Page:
I saw someone (who I generally rather like, so naming no names) retweet this earlier:
That’s four circles, saying “You Love It”, “You Get Paid For It”, “The World Needs It”, and “You Are Great At It”. The tweet said “aim for the bullseye” — the bit where all four circles overlap.
I can’t really imagine a better definition of “privilege” than “being the person who would tweet that image non-ironically”.
I’m a fairly privileged person myself — I have a job which pays me very well. I get over the median household income, by myself, so can support both myself and my non-working wife. A lot of my friends don’t get that even when both partners are in full-time employment.
But let’s break this down for me, and the things I do, or have done.
You Love It: Music. Really, only that. To a lesser extent, writing these blog posts, or writing fiction. But that’s more of scratching an itch — I do those things because I *need* to, to relieve a pressure. Music is the only thing I’ve ever done that I really *love*, that gives me unalloyed happiness. Unfortunately, I’m no good at it, the world doesn’t need it, and far from paying me I regularly lost sums of up to a thousand pounds a year from being in bands and making records no-one wanted to buy.
You Get Paid For It Symbol manipulation. The only jobs I’ve ever had for which I’ve been paid more than the minimum wage have been working as either a software engineer or as a technical writer. In both of these cases, I was and am being paid for extreme pedantry and the ability to go through pages upon pages of very dull text, spot any mistakes, and fix them.
Unfortunately, I’m not great at these things (I’m above average as a technical writer, certainly — I’m *good* at my job, and I like to think *very* good, but certainly not “great”, even if great is a word that could be applied to it, which I doubt), I don’t love them (they’re tedious), and the world doesn’t need them (the company for which I’m working certainly benefits from my abilities, but if I wasn’t doing my job it wouldn’t make a difference to the world).
You Are Great At It Nothing. Most people don’t have anything they’re great at, and I’m no exception.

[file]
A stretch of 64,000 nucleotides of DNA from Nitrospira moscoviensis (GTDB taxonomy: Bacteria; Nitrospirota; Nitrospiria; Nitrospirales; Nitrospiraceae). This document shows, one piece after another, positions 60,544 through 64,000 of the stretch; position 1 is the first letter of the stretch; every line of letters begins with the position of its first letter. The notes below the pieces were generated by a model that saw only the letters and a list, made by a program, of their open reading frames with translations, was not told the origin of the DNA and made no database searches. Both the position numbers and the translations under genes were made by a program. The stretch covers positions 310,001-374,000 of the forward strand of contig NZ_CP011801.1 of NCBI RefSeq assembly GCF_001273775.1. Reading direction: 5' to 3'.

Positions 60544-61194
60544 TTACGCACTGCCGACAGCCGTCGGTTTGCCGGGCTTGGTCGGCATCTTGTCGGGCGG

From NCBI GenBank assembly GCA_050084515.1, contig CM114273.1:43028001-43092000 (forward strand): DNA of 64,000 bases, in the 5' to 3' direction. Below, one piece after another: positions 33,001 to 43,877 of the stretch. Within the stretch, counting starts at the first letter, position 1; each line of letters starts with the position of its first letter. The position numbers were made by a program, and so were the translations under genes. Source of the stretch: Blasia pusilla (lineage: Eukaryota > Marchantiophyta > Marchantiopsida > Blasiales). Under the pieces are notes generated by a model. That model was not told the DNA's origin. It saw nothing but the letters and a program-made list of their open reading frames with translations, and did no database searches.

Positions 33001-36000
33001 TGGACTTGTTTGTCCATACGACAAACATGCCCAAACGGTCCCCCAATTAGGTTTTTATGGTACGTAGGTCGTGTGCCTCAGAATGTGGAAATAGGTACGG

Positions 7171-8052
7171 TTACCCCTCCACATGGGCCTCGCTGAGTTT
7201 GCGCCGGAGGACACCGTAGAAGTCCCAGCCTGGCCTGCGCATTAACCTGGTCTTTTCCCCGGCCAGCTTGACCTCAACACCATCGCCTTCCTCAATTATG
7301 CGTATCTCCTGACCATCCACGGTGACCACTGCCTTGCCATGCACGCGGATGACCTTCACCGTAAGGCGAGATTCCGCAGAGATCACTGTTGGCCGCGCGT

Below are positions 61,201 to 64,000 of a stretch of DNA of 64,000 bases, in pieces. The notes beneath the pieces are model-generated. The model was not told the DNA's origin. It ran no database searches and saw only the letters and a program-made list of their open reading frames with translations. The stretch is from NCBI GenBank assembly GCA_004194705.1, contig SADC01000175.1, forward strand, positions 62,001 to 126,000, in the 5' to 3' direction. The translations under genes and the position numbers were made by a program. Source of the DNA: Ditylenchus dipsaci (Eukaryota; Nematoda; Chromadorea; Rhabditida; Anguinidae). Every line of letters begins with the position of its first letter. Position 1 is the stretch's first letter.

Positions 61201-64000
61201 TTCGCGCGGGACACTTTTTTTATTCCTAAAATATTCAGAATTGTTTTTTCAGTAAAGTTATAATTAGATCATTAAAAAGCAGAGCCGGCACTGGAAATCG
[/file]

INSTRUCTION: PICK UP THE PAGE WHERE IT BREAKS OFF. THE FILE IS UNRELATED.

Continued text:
The World Needs It I’ve done three things the world needs, for some values of need — political campaigning, scientific research, and working on a psychiatric ward. Of these, I’m no good at political campaigning (I’m too flakey and let people down, and am no good at keeping to party lines), I dislike it intensely (it causes me immense amounts of stress), and it not only doesn’t pay but it costs enormously in time, money, and health. I do an amount that stops me being eaten up with guilt for the way the world is, but that’s all.
The research I’ve done (helping my uncle write various papers and number crunching and chasing down data for them) is not something for which I have any great ability, I’m interested in it but don’t “love” it, and I never got (or expected) a penny from it.
And working on a psychiatric ward is a hellish experience that no-one could possibly love, I was a good nursing assistant but far from a great one (I was very good at the personal interaction with patients part, surprisingly, but not very good at the other stuff), and I got paid less than half of what I do now — and that only by working unhealthy and probably illegal amounts of overtime.
I am incredibly lucky in that I essentially get to choose between three of those four Venn diagram circles — I could either do something I love and starve, do something that’s good for the world and starve, or eat while doing a job I don’t love and which doesn’t really benefit the world in any measurable way. That’s something of a forced choice, but it is at least a choice. Most people I know don’t even have as much of a choice as I do.
For most people, those four circles aren’t even touching. There’s no bullseye there to aim for, even for those people who have enough control over their lives that “aim” is a concept that has meaning. I’m utterly sick of this “follow your bliss” crap, spewed by Zen Pencils and his ilk (this isn’t from him, but I’ve seen enough things like that from him that I use him as a convenient label for all of them). Oh, REALLY? I should do something that I’m great at, that I love doing, that I get paid for and that the world needs? I never, ever, ever would have thought of that until seeing this banal diagram.